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Mall REITs

Dear Mr. Berko: I just had a 2.25 percent certificate of deposit come due for $38,000. My broker recommended I buy stock in Kimco Realty, Tanger Factory Outlet Centers and DDR Corp. because the yields are much higher and because consumer confidence will boost retail sales in 2017. What do you think? — JF, Destin, Fla.
Dear JF: It seems the world was so much less complicated when it was flat!
Starting in the late 1970s, a sure pathway to success for Macy’s, Sears, J.C. Penney and other mega department stores was building 150,000- to 575,000-square-foot locations, anchored in the corners of super-malls in Hollywood, Portland, Bowling Green, Sarasota, Houston, Dallas, Tulsa, Las Vegas, Minneapolis, Louisville, Tampa, etc. In those days, there was gold dust in the air; success was like duck soup, shooting fish in a barrel, taking candy from a baby. And investors, as usual, thought it would never end. The giddy late 1970s through the bubbleheaded early 2000s was a Golconda stretching as far as one’s imagination could see.
But sometimes, good times meet their end. The number of enclosed shopping malls with a vacancy rate at or above 40 percent — when malls typically enter their death throes — has more than tripled in the past 10 years. They’ve become eyesores that are visible along the major city arteries.
Today mall real estate investment trusts are investments that yield seekers must avoid. Despite some tempting dividends, the future is bleak for mall properties, many of which are becoming ghost towns. The easy, good times are gone, and those big-name, heavily advertised anchor stores have become millstones. Chico’s, American Eagle, The Limited, Aeropostale, Abercrombie & Fitch, Men’s Wearhouse and other mall retailers have been outmaneuvered by innumerous online retailers.
Last year, the top 25 e-commerce retailers posted $159 billion in revenues, an amount that’s growing by 11 to 13 percent a year. Never in a hundred, never in a thousand and never in a million years would I have thought e-commerce retail sales would be so strong. It’s been a shrewd awakening for retailers and mall owners, such as Taubman Centers (TCO-$75) and DDR Corp. (DDR-$15). In 2015, vacancy rates increased in 30 of 77 U.S. metro areas, and rents declined in 17 of those metro areas during the last quarter of 2016. Vacancy rates are expected to be higher for 2017-18, and rents will certainly decline again. Sears will be closing 150 stores. Macy’s will close 63 stores. And Linens ‘n Things, American Apparel, Quiksilver, Wet Seal and other smaller national retailers have filed for bankruptcy protection. Meanwhile, Acadia Realty Trust (AKR-$32), Kimco Realty (KIM-$24), Tanger Factory Outlet Centers (SKT-$34) and Macerich (MAC-$67) are down from their previous highs, and each expects to report lower earnings for 2017 and 2018.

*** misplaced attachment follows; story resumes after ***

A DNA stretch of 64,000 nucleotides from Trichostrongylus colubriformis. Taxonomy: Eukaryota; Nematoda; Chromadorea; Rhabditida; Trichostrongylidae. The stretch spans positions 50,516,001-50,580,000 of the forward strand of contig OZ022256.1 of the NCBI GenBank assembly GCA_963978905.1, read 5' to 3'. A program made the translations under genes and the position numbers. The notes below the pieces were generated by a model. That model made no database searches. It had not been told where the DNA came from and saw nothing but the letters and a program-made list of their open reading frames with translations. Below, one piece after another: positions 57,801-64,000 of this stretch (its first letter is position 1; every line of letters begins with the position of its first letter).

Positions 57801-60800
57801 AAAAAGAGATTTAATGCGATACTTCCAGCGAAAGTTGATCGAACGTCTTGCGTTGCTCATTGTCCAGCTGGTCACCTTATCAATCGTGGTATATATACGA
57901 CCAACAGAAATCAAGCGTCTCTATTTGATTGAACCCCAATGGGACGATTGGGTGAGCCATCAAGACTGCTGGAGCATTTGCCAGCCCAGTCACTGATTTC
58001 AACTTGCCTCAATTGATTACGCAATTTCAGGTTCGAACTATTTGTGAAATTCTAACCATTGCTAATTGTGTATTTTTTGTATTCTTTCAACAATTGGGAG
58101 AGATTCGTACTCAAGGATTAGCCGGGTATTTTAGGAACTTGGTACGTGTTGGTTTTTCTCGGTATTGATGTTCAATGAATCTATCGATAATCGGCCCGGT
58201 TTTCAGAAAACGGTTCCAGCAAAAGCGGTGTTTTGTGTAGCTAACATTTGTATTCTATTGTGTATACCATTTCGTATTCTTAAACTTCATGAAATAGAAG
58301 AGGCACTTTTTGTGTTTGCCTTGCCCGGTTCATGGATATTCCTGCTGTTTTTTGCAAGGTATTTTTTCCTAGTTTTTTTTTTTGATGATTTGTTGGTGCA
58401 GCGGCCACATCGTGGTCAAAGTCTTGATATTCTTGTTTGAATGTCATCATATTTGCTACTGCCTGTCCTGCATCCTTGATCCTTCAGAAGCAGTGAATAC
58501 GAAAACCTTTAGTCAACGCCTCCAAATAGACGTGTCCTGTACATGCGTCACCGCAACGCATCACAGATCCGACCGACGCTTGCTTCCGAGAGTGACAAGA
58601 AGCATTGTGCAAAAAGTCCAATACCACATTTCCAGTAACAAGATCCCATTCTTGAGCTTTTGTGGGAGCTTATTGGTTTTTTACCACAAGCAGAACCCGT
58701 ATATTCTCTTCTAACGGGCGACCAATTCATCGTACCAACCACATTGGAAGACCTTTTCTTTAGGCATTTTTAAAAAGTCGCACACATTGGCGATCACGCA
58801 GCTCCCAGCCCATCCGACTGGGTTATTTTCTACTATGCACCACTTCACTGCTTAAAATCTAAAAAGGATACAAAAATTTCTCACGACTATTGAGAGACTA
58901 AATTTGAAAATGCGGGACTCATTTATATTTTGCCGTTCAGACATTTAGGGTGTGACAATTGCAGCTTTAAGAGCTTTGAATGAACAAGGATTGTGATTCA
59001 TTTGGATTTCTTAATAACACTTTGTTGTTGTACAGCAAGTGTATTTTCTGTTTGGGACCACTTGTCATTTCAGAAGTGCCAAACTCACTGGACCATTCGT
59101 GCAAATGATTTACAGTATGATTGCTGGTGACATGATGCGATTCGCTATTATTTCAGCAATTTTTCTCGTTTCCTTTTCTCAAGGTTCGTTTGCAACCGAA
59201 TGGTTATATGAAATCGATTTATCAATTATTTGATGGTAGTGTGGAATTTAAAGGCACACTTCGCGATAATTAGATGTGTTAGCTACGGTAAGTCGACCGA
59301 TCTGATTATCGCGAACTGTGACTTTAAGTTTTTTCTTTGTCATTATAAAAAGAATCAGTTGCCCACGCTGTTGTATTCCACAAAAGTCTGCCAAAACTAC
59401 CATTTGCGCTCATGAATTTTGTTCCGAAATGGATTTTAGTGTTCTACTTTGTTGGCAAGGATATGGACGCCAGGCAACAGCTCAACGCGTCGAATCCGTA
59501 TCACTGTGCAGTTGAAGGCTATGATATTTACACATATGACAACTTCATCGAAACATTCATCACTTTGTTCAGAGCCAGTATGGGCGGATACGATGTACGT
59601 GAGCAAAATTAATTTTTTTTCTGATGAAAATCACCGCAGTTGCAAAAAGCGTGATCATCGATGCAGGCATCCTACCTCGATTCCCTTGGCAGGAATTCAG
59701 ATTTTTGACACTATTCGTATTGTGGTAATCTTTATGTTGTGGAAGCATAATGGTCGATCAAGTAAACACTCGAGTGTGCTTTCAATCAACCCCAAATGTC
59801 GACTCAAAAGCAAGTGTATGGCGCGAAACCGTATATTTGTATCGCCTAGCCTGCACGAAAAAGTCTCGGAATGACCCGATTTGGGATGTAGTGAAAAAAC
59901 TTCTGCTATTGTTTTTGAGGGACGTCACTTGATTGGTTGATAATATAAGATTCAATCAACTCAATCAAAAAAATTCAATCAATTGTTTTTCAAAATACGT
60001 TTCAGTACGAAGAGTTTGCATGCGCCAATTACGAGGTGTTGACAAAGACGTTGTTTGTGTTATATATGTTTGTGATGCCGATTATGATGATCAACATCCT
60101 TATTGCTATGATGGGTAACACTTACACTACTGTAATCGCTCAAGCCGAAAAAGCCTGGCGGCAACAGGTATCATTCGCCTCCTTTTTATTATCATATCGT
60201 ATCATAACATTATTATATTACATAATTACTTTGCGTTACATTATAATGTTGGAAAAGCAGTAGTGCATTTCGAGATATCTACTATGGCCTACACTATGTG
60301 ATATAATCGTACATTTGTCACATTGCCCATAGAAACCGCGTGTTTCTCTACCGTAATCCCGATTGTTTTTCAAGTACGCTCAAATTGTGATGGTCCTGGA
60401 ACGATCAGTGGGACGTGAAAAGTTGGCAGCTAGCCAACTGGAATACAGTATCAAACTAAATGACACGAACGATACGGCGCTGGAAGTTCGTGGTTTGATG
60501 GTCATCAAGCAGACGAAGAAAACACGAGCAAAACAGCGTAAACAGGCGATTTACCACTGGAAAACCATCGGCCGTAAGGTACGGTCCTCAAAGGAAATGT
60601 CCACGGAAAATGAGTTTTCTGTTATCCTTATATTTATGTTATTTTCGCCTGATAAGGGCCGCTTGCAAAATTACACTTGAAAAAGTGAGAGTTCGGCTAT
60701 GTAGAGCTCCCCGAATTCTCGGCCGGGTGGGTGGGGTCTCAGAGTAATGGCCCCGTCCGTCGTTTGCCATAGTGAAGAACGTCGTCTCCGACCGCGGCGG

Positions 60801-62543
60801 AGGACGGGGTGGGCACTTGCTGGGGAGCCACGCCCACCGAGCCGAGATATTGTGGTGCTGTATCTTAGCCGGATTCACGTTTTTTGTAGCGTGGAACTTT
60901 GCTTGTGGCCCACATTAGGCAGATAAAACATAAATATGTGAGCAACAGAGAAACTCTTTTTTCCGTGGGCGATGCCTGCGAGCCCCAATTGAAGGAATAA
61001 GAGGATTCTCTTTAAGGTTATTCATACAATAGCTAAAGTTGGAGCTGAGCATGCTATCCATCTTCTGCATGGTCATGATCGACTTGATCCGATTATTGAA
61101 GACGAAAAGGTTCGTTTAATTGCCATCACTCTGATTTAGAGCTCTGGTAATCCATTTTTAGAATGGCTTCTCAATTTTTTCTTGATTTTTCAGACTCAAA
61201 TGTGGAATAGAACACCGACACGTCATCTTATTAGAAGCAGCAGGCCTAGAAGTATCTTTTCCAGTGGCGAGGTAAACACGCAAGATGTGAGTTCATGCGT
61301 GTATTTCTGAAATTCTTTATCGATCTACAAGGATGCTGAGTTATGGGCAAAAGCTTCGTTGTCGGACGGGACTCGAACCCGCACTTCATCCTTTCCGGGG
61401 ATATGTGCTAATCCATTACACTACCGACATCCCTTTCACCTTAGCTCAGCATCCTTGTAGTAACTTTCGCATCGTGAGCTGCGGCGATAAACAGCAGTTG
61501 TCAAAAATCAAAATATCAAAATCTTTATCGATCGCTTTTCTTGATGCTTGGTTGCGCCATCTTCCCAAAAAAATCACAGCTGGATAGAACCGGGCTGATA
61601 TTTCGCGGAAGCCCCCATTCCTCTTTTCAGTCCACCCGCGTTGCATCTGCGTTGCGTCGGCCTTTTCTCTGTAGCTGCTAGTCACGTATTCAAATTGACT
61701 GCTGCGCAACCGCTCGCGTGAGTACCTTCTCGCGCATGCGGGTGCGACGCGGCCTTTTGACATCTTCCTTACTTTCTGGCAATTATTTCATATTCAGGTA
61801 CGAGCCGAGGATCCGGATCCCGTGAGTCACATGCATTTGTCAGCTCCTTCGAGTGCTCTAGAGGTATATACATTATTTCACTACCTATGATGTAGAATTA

And say goodbye to long-trusted names such as Jordan Marsh, Heilig-Meyers, Burdines, Sports Authority, Robinson’s, Hudson’s, Marshall Field’s, May Department Stores, Wannemaker’s, I. Magnin, Filene’s Basement and Halle Brothers. The malls they vacated face the heavy and difficult responsibility of replacing that rental income — plus the foot traffic it generated, upon which companion retailers depended for business. Mall lessees recognize they’re stuck between Iraq and a hot plate. They’ve become victims of a digital age in which consumers can get fast, friendly and willing self-service. And it’s off-putting to be in the service of a young woman with green hair, neck tattoos and pierced lips who doesn’t know the inventory and uses nouns as verbs.